Wednesday, September 26, 2007

O Brave New World

Readers may recall London's Ring of Steel, a network of video cameras that is designed to record movement in streets. A smaller version of the system will be installed in New York. But fixed cameras have limitations. So why not put the camera on a micro-UAV? You can watch future of German law enforcement after the "Read More!" button. Wait for the part when it hovers outside a house window.


Blogger rhhardin said...

I am reminded that the Goodyear blimp stays fairly high over Pennsylvania in hunting season.

9/26/2007 03:02:00 AM  
Blogger MK said...

Big brother ey, as far as i know in the UK, the presence of cameras has not done much to reduce crime there, i'm thinking it won't do much in New York either.

9/26/2007 04:45:00 AM  
Blogger Smitten Eagle said...

I have some experience working with a similar system when I was fighting in Iraq. We used the DragonEye sysytem, which is basically a back-pack mounted fixed-wing UAV. It has a small camera (either black and white, or Infra-red for night use), a GPS unit, and a small transmitter that could send the information back real time.

It's only drawback? That you cannot change the route in mid-flight. You had to pre-load the flight plan, and it would fly the loaded plan.

Launching and recovery? It took 3 people to launch it, essentially using a bungee-chord system. Two people held either end of the chord, and a third person pulled the chord and plane back. Recovery was easy--it was designed to crash land at a point of your choosing.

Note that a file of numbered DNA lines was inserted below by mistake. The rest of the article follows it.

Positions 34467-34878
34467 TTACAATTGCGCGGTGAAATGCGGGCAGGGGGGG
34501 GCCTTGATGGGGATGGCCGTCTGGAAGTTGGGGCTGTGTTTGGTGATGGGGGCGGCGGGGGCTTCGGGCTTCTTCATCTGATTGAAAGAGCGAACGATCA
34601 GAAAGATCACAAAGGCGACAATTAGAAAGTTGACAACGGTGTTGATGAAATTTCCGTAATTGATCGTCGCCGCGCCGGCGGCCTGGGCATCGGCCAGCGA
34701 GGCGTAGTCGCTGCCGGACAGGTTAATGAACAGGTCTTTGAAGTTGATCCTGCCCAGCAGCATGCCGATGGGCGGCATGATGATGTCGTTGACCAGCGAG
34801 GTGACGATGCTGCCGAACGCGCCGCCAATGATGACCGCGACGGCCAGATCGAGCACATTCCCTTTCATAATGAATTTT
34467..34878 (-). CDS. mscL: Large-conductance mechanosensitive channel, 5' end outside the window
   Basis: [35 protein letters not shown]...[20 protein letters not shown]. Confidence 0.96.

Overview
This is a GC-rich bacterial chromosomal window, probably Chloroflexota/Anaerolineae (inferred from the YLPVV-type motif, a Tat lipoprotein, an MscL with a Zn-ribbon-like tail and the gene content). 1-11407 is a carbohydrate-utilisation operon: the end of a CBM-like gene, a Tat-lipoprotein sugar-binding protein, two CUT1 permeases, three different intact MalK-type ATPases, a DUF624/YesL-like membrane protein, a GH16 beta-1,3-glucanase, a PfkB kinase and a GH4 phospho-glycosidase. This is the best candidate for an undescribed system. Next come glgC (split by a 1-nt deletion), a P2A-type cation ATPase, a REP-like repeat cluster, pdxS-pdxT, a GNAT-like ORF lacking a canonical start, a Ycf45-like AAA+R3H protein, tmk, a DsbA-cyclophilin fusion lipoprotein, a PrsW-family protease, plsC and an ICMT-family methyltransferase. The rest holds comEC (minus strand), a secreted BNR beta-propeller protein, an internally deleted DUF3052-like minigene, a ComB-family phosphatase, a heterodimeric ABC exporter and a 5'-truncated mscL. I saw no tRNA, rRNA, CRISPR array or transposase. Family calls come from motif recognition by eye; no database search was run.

My opinion? This is truly scary if people start snooping around. We need to come to some sort of agreement on how this technology can be used. Otherwise I'm afraid that some rightfully pissed yokels in Montanna might resort to using buckshot.

9/26/2007 05:05:00 AM  
Blogger Doug said...

One of my favorite scenes in "Moving" is when Richard Pryor's new neighbor in Idaho, Dennis Quaid, tails prior with an RC Helicopter.

Pryor runs for the front door with the chopper in hot pursuit.
As Pryor jumps up the porch Quaid starts calling "Mayday!" "Mayday!" as the Copter explodes into the side of the house.
Also featured is Quaid's Chevy V-8 Powered Lawn Mower.
Turns out Quaid is the Twin Brother of the neighbor Pryor was trying to get away from in New Jersey!
Also features Dana Carvey.
Hewitt interviews John Burns.
A National Treasure.

9/26/2007 05:28:00 AM  
Blogger Peter said...

Under $1,000 personal UAVs are already here.

They follow GPS routes, circle, and transmit visual and infrared video. You can get software to map your UAV route onto Google Maps.

This blows me away! Every once in a while I need a kick in the head to realize how fast technology propagates.

9/26/2007 06:49:00 AM  
Blogger Beverly said...

We are sacrificing our freedoms -- for what? Round-the-clock government surveillance, as in the UK?

This is insane. And no, it doesn't prevent crime. It does help convict some criminals, but the smart ones wear baseball caps and gloves. So to catch a few petty thieves, we submit to Big Brother? Barking mad.

9/26/2007 12:51:00 PM